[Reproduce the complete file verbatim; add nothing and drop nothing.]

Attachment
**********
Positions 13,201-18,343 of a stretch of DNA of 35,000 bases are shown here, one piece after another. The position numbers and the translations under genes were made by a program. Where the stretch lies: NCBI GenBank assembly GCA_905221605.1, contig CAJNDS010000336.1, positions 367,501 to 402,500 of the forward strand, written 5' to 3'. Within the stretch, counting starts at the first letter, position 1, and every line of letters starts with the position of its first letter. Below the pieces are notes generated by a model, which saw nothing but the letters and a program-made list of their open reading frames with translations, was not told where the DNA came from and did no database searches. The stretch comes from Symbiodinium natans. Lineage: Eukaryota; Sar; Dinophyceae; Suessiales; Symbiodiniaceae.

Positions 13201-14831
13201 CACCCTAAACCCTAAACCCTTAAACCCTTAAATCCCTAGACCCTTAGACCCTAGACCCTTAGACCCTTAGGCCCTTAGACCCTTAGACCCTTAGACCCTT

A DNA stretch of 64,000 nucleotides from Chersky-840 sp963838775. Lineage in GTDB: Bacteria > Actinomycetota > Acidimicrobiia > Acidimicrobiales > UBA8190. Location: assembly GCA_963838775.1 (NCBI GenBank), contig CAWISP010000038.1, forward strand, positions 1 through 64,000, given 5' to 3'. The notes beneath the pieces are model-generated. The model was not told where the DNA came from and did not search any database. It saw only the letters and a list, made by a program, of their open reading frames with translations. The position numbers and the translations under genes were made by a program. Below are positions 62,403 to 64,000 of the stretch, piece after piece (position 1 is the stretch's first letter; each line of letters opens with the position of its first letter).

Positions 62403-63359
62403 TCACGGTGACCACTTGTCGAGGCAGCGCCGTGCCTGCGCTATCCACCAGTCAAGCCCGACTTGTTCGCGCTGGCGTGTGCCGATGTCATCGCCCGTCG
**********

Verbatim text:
Positions 13,201-18,343 of a stretch of DNA of 35,000 bases are shown here, one piece after another. The position numbers and the translations under genes were made by a program. Where the stretch lies: NCBI GenBank assembly GCA_905221605.1, contig CAJNDS010000336.1, positions 367,501 to 402,500 of the forward strand, written 5' to 3'. Within the stretch, counting starts at the first letter, position 1, and every line of letters starts with the position of its first letter. Below the pieces are notes generated by a model, which saw nothing but the letters and a program-made list of their open reading frames with translations, was not told where the DNA came from and did no database searches. The stretch comes from Symbiodinium natans. Lineage: Eukaryota; Sar; Dinophyceae; Suessiales; Symbiodiniaceae.

Positions 13201-14831
13201 CACCCTAAACCCTAAACCCTTAAACCCTTAAATCCCTAGACCCTTAGACCCTAGACCCTTAGACCCTTAGGCCCTTAGACCCTTAGACCCTTAGACCCTT

A DNA stretch of 64,000 nucleotides from Chersky-840 sp963838775. Lineage in GTDB: Bacteria > Actinomycetota > Acidimicrobiia > Acidimicrobiales > UBA8190. Location: assembly GCA_963838775.1 (NCBI GenBank), contig CAWISP010000038.1, forward strand, positions 1 through 64,000, given 5' to 3'. The notes beneath the pieces are model-generated. The model was not told where the DNA came from and did not search any database. It saw only the letters and a list, made by a program, of their open reading frames with translations. The position numbers and the translations under genes were made by a program. Below are positions 62,403 to 64,000 of the stretch, piece after piece (position 1 is the stretch's first letter; each line of letters opens with the position of its first letter).

Positions 62403-63359
62403 TCACGGTGACCACTTGTCGAGGCAGCGCCGTGCCTGCGCTATCCACCAGTCAAGCCCGACTTGTTCGCGCTGGCGTGTGCCGATGTCATCGCCCGTCG